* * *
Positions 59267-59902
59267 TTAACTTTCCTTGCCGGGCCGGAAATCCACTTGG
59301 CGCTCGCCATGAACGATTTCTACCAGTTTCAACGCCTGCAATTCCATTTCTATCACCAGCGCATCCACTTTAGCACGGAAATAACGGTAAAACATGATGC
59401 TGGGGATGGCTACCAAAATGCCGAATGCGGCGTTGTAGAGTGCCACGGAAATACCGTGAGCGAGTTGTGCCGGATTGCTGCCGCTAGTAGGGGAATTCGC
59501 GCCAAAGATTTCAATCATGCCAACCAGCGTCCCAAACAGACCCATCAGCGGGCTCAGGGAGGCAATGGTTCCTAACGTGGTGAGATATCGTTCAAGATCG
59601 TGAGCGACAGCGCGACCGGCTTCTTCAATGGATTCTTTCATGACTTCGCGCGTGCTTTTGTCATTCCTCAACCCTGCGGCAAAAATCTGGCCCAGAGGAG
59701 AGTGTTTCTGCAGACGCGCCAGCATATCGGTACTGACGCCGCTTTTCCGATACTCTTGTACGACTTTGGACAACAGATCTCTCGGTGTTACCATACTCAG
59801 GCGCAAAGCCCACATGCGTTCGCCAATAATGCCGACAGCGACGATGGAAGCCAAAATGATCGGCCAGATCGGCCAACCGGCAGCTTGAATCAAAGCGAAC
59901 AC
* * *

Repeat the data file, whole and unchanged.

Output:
Positions 59267-59902
59267 TTAACTTTCCTTGCCGGGCCGGAAATCCACTTGG
59301 CGCTCGCCATGAACGATTTCTACCAGTTTCAACGCCTGCAATTCCATTTCTATCACCAGCGCATCCACTTTAGCACGGAAATAACGGTAAAACATGATGC
59401 TGGGGATGGCTACCAAAATGCCGAATGCGGCGTTGTAGAGTGCCACGGAAATACCGTGAGCGAGTTGTGCCGGATTGCTGCCGCTAGTAGGGGAATTCGC
59501 GCCAAAGATTTCAATCATGCCAACCAGCGTCCCAAACAGACCCATCAGCGGGCTCAGGGAGGCAATGGTTCCTAACGTGGTGAGATATCGTTCAAGATCG
59601 TGAGCGACAGCGCGACCGGCTTCTTCAATGGATTCTTTCATGACTTCGCGCGTGCTTTTGTCATTCCTCAACCCTGCGGCAAAAATCTGGCCCAGAGGAG
59701 AGTGTTTCTGCAGACGCGCCAGCATATCGGTACTGACGCCGCTTTTCCGATACTCTTGTACGACTTTGGACAACAGATCTCTCGGTGTTACCATACTCAG
59801 GCGCAAAGCCCACATGCGTTCGCCAATAATGCCGACAGCGACGATGGAAGCCAAAATGATCGGCCAGATCGGCCAACCGGCAGCTTGAATCAAAGCGAAC
59901 AC